Sunday, May 19, 2013
Last Updated: 18 May 21:00 PM IST
30 November 2012
statesman news service
KOLKATA, 30 NOV: The state government will open the first batch of fair price medicine shops in five hospitals in West Bengal in the second week of December, a state Health Department spokesperson said today.
It should mean that 142 affordable “generic” medicines ~ off-patent cheaper versions of a drug ~ are more easily available for patients who find it difficult to pay for treatment, Mr Asit Biswas said. The first five government hospitals to open their stores will be MR Bangur, Barasat District Hospital, Jalpaiguri District Hospital, North Bengal Medical College and Hospital and Midnapore Medical College and Hospital.
According to the Planning Commission, about 70 per cent of healthcare expenditure in India comes from peoples’ own pockets, and 70 to 80 per cent of this money goes to drugs.
Some consumer groups have accused doctors of prescribing branded drugs to patients rather than their cheaper off-patent equivalents, despite rules to stop this happening.
“Most of the doctors in India promote branded or branded generics only because either they are unaware about the generic names or they find it easy to recall the names because of frequent visits by medical representative of pharma companies,” says Mr Bejon Misra, founder of the Partnership for Safe Medicines, India, a public health organisation. “Some doctors do it because of incentives linked to prescriptions and promotion of branded medicines.”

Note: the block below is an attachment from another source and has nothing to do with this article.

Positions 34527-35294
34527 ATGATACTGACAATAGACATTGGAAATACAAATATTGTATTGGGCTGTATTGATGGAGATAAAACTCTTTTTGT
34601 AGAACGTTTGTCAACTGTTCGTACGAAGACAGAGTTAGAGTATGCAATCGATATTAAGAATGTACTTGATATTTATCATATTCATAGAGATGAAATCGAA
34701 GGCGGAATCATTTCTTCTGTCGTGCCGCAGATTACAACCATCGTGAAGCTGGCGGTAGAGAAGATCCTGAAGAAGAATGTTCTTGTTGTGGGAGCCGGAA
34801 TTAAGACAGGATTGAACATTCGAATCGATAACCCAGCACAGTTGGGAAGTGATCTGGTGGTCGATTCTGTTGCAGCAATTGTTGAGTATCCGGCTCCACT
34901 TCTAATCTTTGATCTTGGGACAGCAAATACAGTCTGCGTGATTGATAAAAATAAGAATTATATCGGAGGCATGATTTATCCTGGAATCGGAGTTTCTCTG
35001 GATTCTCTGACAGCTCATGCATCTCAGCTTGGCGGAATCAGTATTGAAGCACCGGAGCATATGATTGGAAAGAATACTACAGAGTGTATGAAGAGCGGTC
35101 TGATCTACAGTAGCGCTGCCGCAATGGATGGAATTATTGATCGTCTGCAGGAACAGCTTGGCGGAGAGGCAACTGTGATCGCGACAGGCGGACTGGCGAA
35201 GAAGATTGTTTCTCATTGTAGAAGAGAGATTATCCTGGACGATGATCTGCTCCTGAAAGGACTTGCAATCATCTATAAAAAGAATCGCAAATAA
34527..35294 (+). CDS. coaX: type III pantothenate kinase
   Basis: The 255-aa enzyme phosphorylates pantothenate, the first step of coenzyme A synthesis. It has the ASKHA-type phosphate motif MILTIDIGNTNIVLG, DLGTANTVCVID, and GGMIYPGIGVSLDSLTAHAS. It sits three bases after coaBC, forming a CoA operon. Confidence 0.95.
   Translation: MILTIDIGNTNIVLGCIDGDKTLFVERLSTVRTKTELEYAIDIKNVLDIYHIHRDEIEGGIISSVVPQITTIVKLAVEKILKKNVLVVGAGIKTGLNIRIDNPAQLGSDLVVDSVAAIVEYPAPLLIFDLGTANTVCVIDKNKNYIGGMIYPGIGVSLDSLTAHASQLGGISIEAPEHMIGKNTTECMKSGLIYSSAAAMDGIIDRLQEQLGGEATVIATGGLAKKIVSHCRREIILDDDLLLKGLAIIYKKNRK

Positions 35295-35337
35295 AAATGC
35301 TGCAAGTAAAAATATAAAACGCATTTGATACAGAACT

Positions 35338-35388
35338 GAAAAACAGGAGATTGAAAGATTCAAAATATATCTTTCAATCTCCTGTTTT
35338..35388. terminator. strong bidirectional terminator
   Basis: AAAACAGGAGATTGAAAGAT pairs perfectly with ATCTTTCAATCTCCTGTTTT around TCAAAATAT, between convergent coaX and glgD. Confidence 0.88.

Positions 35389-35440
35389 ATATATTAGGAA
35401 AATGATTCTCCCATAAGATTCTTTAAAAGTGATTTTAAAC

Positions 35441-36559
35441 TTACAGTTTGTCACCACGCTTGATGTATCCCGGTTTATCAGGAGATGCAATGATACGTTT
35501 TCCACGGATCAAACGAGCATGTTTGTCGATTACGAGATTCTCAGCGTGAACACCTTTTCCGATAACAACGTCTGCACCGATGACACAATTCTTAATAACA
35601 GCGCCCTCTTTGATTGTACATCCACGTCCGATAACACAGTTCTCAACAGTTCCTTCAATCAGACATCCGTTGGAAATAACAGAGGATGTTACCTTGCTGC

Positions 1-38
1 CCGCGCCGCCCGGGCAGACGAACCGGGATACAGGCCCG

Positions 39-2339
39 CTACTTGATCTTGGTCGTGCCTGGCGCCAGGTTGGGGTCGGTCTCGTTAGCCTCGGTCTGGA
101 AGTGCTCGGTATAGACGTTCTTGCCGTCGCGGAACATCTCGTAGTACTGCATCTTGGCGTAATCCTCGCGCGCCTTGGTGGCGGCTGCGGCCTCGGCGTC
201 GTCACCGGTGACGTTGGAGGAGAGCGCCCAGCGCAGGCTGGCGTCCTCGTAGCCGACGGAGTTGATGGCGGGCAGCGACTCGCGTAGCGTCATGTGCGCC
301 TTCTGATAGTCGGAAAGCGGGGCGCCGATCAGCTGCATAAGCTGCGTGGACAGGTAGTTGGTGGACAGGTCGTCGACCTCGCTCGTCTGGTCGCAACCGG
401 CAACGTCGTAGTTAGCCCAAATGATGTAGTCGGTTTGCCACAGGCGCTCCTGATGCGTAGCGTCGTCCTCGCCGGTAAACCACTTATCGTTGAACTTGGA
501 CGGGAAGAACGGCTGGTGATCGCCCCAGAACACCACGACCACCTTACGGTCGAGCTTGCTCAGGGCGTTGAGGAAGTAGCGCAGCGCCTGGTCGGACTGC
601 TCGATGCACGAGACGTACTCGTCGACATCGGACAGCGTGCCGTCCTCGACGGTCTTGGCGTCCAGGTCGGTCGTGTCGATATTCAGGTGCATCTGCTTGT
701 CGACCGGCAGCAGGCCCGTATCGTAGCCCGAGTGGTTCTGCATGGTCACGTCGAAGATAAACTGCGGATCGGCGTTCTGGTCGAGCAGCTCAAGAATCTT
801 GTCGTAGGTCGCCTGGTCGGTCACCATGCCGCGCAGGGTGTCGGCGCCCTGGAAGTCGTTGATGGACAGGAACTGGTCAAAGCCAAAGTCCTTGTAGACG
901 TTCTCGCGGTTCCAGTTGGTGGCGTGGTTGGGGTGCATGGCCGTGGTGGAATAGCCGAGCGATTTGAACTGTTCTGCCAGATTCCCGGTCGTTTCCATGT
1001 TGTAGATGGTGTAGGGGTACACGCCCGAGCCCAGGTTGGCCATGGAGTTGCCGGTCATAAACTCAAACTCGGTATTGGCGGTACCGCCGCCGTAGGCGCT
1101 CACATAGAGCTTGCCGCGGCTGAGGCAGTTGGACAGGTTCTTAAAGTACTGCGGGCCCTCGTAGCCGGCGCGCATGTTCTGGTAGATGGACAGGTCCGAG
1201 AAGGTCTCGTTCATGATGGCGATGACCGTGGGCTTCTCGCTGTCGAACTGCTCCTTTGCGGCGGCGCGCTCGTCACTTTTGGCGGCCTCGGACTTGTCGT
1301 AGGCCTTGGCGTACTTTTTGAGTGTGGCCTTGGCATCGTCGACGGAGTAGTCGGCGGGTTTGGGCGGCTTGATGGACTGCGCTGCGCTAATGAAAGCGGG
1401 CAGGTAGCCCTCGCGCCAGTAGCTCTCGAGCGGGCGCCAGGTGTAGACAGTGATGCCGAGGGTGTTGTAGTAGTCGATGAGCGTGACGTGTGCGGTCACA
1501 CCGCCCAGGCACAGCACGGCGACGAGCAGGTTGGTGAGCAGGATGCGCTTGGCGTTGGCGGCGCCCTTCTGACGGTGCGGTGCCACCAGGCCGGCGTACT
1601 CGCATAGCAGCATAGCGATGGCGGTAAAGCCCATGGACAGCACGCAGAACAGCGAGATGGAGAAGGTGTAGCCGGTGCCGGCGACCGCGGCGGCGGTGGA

Mr Misra said arguments that generic medicines are risky are unfounded. “Generic Medicines are as safe and of high quality as branded generics or branded medicines”.
Patients at government hospitals in Kolkata appear unaware of whether the drugs they are prescribed are branded or non-branded versions. “We haven't thought about these things,” said Mr Shankar Shaw, at MR Bangur Hospital. “What the doctor says, I take.” Another patient's relative, Mr Pintu Das, agreed. One doctor at MR Bangur said she usually prescribes generic drugs but when she thinks a branded version made by an international companies is more effective, she prescribes that.
In her opinion, it is pharmacy owners that tend to fleece patients as they have agreements with some medical companies. “The shop owners then take advantage, they sell something with less efficiency but they get more commission,” she said. The fair price medicine shops set up within the hospital premises should mean this doesn't happen, she said.
Health Department spokesperson Mr Biswas did not comment on whether these new fair price medicine shops would mean doctors are more likely to prescribe generic drugs. There are already rules in place for that, he said, adding that this is just the beginning of the roll out. “Let us see, as soon as a few here start their functioning, we can see if there are any problems and take it from there.”